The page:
Wednesday, February 6, 2013

Teaching Students to Study

In college I was hired by the student services department to teach a class on effective study strategies. A wonderful woman named Karen instilled in me the importance of learning HOW to study, not just how much to study. It made all the difference in my college career and is something that I pass on to my students. During the first couple of days of class I toss out many strategies on how to be successful in high school and beyond. Our current system of education runs on testing as a major part of evaluation. Good or bad, it is the reality of our institutions of learning. Students take tests all the time, but few of them really study in high school. This is something that is learned in that first year of college when they are asked to read 100 pages by the end of the week and are tested over a semesters worth of material for the majority of their grade. Some learn how to study and some fail out after a year or two of hell (academically speaking, the rest of college was amazing!). I want my students to have tools to prepare them for the reality that is higher learning.

Active vs Passive Studying

Ask the kids in your class how they study for an exam. Those that do (I will bet less than half) will probably tell you that they "read over the notes" they took in class. Then ask them if they have ever read a page in their textbook, got to the bottom, and had NO IDEA what was on the page. They will all raise their hands. We all do it. Many of you are probably doing this now with this blog. When we get to the bottom of that page and realize that we got nothing from it, do we go back and re-read? Never. We assume that because our eyes went over the letters we absorbed (magically) some material. We move on. I contend that you never read the page! You have wasted your time.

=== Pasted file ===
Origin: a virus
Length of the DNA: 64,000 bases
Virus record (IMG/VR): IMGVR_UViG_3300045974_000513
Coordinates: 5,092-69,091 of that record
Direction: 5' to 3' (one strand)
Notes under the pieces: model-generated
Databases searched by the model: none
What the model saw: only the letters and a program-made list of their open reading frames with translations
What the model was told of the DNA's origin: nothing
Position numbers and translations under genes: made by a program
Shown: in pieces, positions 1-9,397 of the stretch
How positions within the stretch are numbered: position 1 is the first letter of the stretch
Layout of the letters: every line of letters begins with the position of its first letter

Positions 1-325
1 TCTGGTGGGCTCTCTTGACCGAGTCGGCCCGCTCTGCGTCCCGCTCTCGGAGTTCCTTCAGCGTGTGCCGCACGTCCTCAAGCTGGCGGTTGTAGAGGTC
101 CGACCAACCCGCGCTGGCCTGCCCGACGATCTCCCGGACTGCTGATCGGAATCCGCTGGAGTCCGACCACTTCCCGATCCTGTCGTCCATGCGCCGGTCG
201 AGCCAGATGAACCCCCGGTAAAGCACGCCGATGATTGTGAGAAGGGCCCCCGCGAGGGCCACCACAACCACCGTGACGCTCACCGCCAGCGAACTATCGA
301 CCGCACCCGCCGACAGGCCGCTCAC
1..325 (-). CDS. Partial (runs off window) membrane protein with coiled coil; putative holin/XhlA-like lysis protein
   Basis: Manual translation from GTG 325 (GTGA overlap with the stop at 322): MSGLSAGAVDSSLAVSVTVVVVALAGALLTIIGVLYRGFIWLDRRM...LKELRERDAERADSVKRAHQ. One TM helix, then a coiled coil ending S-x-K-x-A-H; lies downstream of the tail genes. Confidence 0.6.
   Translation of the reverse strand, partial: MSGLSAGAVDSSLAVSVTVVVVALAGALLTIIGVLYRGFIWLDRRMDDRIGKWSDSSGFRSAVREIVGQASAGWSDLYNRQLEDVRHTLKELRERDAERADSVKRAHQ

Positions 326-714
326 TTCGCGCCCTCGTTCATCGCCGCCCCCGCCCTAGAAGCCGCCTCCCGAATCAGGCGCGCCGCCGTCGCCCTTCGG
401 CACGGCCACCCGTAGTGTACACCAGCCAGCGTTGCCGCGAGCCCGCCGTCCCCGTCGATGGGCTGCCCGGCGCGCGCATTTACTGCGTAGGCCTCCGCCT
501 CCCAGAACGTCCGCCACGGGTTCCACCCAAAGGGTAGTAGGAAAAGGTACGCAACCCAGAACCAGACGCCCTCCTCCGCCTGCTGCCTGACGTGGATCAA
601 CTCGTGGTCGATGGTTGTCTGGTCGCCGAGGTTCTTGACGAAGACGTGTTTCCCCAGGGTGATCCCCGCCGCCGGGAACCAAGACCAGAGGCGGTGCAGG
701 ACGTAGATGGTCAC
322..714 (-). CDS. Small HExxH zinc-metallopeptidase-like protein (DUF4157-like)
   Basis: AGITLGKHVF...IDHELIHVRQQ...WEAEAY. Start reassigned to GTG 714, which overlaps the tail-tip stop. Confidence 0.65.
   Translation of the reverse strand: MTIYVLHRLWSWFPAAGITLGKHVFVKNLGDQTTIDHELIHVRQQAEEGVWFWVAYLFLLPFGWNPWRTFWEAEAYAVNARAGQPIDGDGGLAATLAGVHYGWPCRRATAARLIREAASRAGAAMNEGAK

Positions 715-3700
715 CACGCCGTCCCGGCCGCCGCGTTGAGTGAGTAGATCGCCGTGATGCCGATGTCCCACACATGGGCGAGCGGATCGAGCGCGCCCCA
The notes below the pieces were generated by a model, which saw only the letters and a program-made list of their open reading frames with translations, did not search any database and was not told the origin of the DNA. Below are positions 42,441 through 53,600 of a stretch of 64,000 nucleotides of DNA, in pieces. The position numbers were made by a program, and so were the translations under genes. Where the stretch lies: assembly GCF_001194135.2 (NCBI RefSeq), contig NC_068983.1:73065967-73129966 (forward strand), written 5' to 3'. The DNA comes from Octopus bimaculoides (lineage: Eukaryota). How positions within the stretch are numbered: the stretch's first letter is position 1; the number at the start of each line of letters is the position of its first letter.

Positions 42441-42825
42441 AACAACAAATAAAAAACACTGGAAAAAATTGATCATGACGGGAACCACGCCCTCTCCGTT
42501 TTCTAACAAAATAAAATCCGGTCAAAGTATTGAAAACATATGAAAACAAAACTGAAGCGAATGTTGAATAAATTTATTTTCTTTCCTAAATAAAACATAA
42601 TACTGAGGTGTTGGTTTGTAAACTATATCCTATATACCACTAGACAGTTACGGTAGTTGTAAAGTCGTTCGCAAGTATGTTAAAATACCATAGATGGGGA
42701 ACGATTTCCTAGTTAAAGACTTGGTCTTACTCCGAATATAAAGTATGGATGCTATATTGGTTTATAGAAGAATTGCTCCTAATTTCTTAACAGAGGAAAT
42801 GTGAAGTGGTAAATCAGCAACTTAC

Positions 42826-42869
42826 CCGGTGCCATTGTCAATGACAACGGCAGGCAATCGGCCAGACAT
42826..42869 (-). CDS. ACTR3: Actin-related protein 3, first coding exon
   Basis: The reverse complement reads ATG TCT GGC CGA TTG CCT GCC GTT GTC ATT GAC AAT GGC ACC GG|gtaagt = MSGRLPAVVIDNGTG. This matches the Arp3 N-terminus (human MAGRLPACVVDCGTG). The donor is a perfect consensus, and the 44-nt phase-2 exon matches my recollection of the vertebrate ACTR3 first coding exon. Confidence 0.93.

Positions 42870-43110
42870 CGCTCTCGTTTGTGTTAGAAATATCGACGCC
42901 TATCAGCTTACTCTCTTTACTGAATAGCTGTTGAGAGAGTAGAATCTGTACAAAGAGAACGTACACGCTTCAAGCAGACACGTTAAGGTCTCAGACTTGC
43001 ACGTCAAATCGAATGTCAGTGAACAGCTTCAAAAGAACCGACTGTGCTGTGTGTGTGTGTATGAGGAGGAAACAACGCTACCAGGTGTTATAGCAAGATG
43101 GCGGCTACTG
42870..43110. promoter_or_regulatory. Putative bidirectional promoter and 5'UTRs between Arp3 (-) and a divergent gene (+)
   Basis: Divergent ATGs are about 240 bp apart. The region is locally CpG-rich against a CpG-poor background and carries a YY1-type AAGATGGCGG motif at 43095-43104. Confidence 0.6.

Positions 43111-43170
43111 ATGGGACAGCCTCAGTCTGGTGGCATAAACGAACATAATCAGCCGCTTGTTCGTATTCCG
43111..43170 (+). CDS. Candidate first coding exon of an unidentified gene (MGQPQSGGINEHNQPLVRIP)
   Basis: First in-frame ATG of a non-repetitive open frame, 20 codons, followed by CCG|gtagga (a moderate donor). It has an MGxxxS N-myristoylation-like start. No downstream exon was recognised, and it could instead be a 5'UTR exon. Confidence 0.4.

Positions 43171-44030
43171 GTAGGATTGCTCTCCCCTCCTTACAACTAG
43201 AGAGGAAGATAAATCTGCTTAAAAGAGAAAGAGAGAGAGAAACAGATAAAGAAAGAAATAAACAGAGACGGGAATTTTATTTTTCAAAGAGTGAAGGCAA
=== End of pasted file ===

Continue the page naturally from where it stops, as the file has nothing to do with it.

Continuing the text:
The key to effective study strategies is the word effective. I always tell my students that high school and college are about more than classwork and grades. There are so many distractions in both realms that it is hard to keep up with everything. In college you may have a job, a sport, or want to go to that party at the purple house on Thursday night. If you have a girlfriend, forget about it! You don't have time to study for six hours before your test at the end of the week. Studying becomes a drag on life; there are better ways to spend your evenings. What if you could study in a half hour as effectively as you did in the three that your roommate is always putting in at the library? Then you can go to the party, or yoga, or the sporting event you want to attend, whatever.

Lets go back to the textbook problem. You read, but didn't read. Here is how to fix that. As you read, write in the margins after every paragraph, a short sentence that describes what is in there. If you look at my college texts, there are annotations all over the place. They are notes to myself about what was in the paragraph. Many people highlight which I think is dumb. (Even more concerning are those who look for used books that are already highlihgted!) I tried this book art and figured out that all I was doing was highlighting the first sentence of every paragraph. Why bother? Annotating forces me to think about the passage, making me an ACTIVE learner rather than a PASSIVE reader. High School teachers may be thinking that that is great and all, but you will be fired if students wrote all over your $100 textbooks. Mine use Sticky Notes. They go crazy with different colors, one for definitions, one color for equations, etc.

This makes you an active learner using the text. Then before the test, you don't re-read the chapter, you simply look at your sticky notes. If one doesn't make sense, then re-read only that section. You can get done with reading it once and still make it to the party on Thursday night.

In future posts, I want to talk about student note taking and how to develop active learning strategies for that.

As always any comments are greatly appreciated.

Chris

@christopherlike